Cat Drooling While Purring
Drooling is sometimes seen in healthy cats. For instance, some cats drool while very relaxed and receiving positive stimulation like petting. The drooling is often accompanied by purring. Sometimes cats may drool and purr while kneading a blanket or other soft material.
The reason for this is largely unknown, but it appears to be behavioral and not a medical problem. If your cat has always been a drooler when relaxed and purring, but seems fine at other times, it’s likely not a problem.
Cat Drooling While Sleeping
Similar to the phenomenon of cats drooling while very relaxed and happy, some cats may drool in their sleep. If the drool is minimal, this may be normal for your cat. However, if your cat is having excessive drooling during sleep, especially if you have never noticed this happening before, it’s worth getting it checked out by your vet.
What To Do If Your Cat Drools?
Because drooling is often a sign that the cat is in pain, it’s important to schedule a visit to the veterinarian as soon as you can to check for health issues.
Your vet will check your cat for any weight or muscle loss and do a thorough physical exam, checking all over your cat’s body—especially your cat’s mouth and teeth to try to find the cause of the drooling. The vet might recommend further tests like x-rays, bloodwork, or a sedated oral examination to get to the root of the drooling so it can be treated.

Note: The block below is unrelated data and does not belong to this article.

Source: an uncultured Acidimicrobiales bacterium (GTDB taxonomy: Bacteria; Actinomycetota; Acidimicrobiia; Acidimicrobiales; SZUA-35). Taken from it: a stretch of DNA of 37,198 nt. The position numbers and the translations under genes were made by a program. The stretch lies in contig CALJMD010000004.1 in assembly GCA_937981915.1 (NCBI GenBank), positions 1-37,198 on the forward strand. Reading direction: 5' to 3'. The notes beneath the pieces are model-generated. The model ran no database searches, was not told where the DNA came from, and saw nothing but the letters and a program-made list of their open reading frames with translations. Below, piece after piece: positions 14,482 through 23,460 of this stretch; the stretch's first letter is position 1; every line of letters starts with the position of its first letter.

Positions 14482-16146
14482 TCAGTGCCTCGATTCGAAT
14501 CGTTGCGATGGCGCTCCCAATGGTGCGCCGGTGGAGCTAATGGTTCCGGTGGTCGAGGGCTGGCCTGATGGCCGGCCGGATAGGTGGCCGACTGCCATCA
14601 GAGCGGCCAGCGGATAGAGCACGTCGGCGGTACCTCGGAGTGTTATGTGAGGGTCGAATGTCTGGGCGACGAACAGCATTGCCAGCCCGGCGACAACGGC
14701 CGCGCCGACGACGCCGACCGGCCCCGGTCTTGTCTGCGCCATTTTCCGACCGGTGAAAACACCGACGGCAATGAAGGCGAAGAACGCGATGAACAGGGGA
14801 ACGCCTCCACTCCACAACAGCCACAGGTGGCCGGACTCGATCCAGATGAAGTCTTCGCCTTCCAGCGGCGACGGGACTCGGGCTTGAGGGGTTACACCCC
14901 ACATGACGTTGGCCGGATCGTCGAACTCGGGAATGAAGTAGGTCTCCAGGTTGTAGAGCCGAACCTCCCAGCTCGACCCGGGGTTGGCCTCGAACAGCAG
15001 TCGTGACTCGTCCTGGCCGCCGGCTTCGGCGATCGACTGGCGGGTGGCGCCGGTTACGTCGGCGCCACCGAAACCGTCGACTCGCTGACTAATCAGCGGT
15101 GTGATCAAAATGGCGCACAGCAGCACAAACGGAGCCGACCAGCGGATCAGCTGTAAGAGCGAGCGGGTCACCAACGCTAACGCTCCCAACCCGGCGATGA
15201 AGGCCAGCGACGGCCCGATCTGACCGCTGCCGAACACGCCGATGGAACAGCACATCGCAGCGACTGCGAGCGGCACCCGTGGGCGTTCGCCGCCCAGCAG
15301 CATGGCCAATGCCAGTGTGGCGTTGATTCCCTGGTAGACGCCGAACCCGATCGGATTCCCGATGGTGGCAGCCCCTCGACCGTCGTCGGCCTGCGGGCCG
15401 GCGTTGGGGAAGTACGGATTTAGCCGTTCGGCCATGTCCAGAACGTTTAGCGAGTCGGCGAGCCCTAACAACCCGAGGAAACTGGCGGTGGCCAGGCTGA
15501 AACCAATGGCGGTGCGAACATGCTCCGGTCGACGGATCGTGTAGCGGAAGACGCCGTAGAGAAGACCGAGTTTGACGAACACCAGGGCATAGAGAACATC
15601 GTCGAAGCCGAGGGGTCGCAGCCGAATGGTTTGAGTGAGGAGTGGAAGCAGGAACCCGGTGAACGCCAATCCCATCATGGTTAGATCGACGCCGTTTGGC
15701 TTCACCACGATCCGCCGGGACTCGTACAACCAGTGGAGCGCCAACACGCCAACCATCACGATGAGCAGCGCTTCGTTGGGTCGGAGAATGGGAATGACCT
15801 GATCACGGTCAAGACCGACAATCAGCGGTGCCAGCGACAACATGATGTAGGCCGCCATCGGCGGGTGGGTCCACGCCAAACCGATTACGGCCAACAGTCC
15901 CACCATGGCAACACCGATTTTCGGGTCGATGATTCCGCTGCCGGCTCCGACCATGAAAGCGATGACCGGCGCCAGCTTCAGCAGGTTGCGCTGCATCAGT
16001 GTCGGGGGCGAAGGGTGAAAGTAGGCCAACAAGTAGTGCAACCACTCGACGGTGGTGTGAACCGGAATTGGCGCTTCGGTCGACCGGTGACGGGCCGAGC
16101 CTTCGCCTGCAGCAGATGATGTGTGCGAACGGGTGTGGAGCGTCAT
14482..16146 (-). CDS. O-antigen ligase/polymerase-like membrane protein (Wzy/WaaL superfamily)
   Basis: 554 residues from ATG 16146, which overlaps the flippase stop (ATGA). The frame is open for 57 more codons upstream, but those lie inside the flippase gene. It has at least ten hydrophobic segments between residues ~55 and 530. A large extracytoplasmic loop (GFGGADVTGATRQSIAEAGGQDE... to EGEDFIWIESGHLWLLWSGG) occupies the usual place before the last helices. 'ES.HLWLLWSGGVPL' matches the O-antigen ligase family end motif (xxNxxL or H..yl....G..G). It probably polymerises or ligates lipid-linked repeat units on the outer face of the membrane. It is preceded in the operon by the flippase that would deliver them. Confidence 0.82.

Treatment will depend on what the cause is but could include medications for pain or nausea. It may also include dental care and removal of diseased painful teeth or oral surgery to treat tumors.
It can be normal for some cats to drool a little when they are very relaxed and content.
Never Ignore A Cat Drooling
If your cat that has never drooled before suddenly starts drooling, do not delay seeking veterinary treatment.
Drooling is most often caused by painful conditions. Drooling means your cat may be in pain. Cats do their best to hide their pain and illness. Once drooling is seen, the problem is often quite advanced and painful.
Frequently Asked Questions
Why would a cat suddenly start drooling?
Injury or disease of the mouth is one of the most common reasons a cat would suddenly start drooling. Tumors, tooth pain, and disease or irritation of the gums cause pain and difficulty swallowing leading to drooling. Other causes for sudden drooling in cats include nausea and exposure to toxic or irritating substances and problems with nerves including Rabies.
Is it normal for cats to drool?
In a very small number of cats, drooling may be normal. Some cats drool slightly when very relaxed and content. Drooling like this is often accompanied by purring. Similarly, some cats may drool a little when sleeping. If the drooling stops outside these isolated episodes, and the cat is otherwise eating normally and acting well, drooling might be considered normal for the cat.
What is drooling a symptom of?
Drooling in cats is most often a symptom of pain (usually mouth pain). Less commonly it can be a symptom of nausea, poisoning, or problems with nerves including Rabies.
How do I get my cat to stop drooling?
Take your cat to a veterinarian to find the cause of the drooling. Once a cause is found your vet will recommend treatments that will address the problem (most often mouth pain) and that will help address the drooling.